Amidst honey-coloured buildings and havelis that dot the landscape of Chittorgarh, Rajasthan, one home seems to be as though a picture from a postcard.

Shreya Srivastava, architect and founder of Studio Shunya, who is behind the construction says she has always focused on a zero-energy building design.

The 5,500 sq ft luxury farmhouse is an ode to this style.

“We wanted a mud home. Thus, we have an RCC (reinforced cement concrete)-framed structure that is 80 percent mud,” says Shreya adding that the walls are built using lime plasters.

“The material helps maintain preferred humidity levels while also purifying the indoor air,” she adds.

All the furnishings have been made on-site using mud, stone, and brick and finished in lime plaster, while some of the pieces have been sourced from Jodhpur havelis, and then refurbished and reused.

Keeping in mind the need to integrate Rajasthan’s culture, the flooring, too, is made of Jaisalmer stone, Udaipur stone, Kadappa stone, and Nimbara stone, which keeps your feet cool.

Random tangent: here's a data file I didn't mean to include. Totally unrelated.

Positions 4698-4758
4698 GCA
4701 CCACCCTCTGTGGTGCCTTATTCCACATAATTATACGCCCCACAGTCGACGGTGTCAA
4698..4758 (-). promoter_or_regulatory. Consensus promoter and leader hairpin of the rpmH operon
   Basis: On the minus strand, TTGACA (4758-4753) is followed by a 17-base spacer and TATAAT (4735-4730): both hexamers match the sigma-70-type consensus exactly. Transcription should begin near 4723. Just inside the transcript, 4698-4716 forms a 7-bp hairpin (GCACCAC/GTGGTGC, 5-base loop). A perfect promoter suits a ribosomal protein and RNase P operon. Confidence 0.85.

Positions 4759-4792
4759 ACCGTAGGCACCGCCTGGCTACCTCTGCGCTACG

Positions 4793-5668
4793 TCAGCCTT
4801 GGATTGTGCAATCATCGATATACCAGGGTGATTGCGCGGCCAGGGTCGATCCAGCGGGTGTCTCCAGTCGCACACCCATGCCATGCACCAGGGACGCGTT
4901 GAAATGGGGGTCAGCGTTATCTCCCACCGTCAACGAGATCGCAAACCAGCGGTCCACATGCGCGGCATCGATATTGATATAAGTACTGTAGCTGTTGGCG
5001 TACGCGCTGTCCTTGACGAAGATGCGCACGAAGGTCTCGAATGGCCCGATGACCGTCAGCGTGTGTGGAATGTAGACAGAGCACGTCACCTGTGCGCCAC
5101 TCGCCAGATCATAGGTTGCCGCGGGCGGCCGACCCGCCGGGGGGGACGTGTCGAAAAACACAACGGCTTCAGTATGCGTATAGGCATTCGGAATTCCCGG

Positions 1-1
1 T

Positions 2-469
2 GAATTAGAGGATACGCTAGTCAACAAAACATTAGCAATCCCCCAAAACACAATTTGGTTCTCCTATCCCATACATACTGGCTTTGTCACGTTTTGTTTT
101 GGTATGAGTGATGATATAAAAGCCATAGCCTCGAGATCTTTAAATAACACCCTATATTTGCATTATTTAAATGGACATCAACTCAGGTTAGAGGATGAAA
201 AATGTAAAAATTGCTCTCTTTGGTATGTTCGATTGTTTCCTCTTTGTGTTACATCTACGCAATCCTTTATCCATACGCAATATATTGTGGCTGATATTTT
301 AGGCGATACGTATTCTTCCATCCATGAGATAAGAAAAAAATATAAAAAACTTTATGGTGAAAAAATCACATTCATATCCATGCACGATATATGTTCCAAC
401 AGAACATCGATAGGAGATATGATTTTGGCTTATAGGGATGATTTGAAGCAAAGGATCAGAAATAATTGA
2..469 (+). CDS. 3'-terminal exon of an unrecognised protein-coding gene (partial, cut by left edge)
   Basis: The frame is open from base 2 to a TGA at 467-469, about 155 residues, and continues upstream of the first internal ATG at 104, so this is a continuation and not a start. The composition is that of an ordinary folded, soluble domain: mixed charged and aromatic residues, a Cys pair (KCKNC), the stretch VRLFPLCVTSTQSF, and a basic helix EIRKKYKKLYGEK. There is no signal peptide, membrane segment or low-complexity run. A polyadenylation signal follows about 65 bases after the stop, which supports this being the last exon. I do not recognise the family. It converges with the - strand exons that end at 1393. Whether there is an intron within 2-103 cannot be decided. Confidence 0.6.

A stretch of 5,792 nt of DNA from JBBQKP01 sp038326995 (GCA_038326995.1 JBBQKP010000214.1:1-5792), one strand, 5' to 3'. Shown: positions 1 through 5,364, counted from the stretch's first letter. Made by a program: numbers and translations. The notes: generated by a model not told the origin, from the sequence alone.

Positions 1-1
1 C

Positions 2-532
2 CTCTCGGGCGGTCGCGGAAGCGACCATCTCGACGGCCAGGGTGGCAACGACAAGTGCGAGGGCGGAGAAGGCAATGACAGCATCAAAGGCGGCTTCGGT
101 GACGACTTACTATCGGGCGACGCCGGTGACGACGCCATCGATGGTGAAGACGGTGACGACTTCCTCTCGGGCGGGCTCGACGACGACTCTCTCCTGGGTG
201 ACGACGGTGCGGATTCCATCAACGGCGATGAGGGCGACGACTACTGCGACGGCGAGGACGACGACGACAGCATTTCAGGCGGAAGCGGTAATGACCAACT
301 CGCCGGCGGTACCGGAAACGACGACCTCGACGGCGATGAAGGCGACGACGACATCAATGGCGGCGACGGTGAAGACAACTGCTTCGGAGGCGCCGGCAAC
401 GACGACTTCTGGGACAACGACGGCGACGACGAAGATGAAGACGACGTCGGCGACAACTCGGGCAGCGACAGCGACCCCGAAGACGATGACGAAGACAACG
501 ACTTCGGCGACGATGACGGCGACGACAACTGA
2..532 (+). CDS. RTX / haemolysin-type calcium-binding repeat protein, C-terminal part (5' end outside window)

In the dining area stands an elegant table refurbished and sourced from an old Jodhpur haveli.

Materials such as araish made of slaked lime, brick powder, jute fibre, jaggery, methi water, marble dust, and sand have been used in the construction.

“Due to the porous nature of lime, it lets moisture flow from the interior of the home to the exterior and vice versa, maintaining a comfortable temperature inside the home,” she shares.

Another element of the design that helps keep the home cooler, she says, is the thatched roof. “It also adds the touch of vernacular design to the building.”

To ensure the home is cool in summer, the rooms have high ceilings which allow greater cooling and ambient temperatures.

“The thickness of the mud walls means they have high thermal mass, which helps keep the interiors cool in summers and warm in winters,” she says.

“These earthen walls function as an absorbent mass, store warmth, and reradiate it back into the living space as the mass cools.”

In tune with sustainability, the Jain family has also had six solar panels of 330W each installed on the plot to meet 50 percent of their energy needs.

The home also has a 400 sq ft kitchen garden where the family grows bottle gourd, onion, potato, brinjal, ladyfinger, etc.

The project, which began in October 2020 and was completed in April 2022, has been a dream come true for Shreya who says the idea is to always give back to the earth.